This automatic-saving process takes place every time you change a record, and it happens almost instantaneously. The rules are a bit different for database objects Understanding Access Databases. When you add or edit a database object, Access waits until you finish and close the object, at which point it prompts you to save or discard your changes. Remember, when you click File, you enter Backstage view, which provides a narrow strip of commands on the left and a page with options for the currently selected command on the right.
You use Backstage view to open, save, and convert database files—see The Quick Access Toolbar if you need a quick review about how it works. The automatic save feature can pose a problem if you make a change mistakenly.
You can perform these tasks with Windows Explorer, but Access gives you an even easier option. I see an extra file with the extension.
What gives? Access creates a. Access uses the.
Access makes this job easy. Access opens a Save As window, where you can browse to a different folder on your hard drive and type a new file name. Keep in mind that once Access creates the new database file, that file is the one it keeps using. In other words, if you create another table or edit some of your data, Access updates the new file.
If you want to go back to the old file, you need to open it in Access again. Alternatively, you can use the backup feature described in the previous section. When you create a new database, Access uses its modern. Microsoft introduced the. That makes it the go-to choice for new databases. However, there may be times when you need to share your data with people who are using truly ancient copies of Access.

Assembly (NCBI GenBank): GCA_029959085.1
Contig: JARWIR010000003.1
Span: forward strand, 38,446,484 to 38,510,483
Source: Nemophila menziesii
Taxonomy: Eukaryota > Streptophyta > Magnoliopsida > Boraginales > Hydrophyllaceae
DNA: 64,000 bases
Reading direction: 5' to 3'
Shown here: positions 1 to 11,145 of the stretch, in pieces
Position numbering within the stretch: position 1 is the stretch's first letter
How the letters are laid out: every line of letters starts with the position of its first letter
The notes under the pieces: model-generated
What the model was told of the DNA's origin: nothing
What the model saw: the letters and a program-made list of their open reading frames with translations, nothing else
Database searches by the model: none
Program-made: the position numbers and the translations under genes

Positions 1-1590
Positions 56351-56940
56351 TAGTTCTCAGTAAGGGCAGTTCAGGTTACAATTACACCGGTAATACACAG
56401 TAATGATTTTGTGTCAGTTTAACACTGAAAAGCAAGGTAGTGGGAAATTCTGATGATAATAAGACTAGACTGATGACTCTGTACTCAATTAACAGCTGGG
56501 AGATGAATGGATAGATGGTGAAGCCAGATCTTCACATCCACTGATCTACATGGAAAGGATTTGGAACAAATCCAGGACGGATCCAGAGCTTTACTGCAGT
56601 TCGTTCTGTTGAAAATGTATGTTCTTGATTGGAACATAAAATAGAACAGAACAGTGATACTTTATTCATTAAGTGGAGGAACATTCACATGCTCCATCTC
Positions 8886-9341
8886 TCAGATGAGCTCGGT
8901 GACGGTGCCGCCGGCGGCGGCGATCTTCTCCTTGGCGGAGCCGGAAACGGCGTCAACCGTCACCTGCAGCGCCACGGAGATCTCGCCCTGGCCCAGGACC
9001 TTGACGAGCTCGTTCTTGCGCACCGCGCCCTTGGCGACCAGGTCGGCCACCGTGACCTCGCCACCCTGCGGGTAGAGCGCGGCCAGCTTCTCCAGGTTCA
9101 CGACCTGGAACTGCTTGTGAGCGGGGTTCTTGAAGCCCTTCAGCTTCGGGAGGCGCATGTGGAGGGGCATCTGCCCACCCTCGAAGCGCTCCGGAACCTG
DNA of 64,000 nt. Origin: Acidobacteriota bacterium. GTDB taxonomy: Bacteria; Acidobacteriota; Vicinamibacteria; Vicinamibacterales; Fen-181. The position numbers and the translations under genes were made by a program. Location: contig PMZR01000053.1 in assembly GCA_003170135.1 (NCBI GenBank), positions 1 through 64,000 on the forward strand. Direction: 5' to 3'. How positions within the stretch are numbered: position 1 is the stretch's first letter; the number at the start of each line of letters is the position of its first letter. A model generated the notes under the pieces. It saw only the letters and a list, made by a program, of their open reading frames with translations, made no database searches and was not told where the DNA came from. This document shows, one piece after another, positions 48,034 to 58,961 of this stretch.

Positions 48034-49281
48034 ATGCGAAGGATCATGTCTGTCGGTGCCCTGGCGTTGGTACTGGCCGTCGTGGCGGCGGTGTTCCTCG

Versions before Access use a different database format, called. The standard. But if you need to share databases with people running much older versions of Access, the.
Older database formats are less reliable and may not support all of the Access features you want to use. The best approach is to stick with the. However, if possible, keep using the modern. You can also use the old-style. Instead, Access is more concerned with getting information in and out of the database as quickly as it can.
If you want to trim your database back to size, you can use a feature called compacting. Access then closes your database, compacts it, and opens it again.
If you compact a brand-new database, Access shows a harmless security warning when the database is reopened. The only problem with the database-compacting feature is that you need to remember to use it. If you want to keep your databases as small as possible at all times, you can switch on a setting that tells Access to compact the current database every time you close it.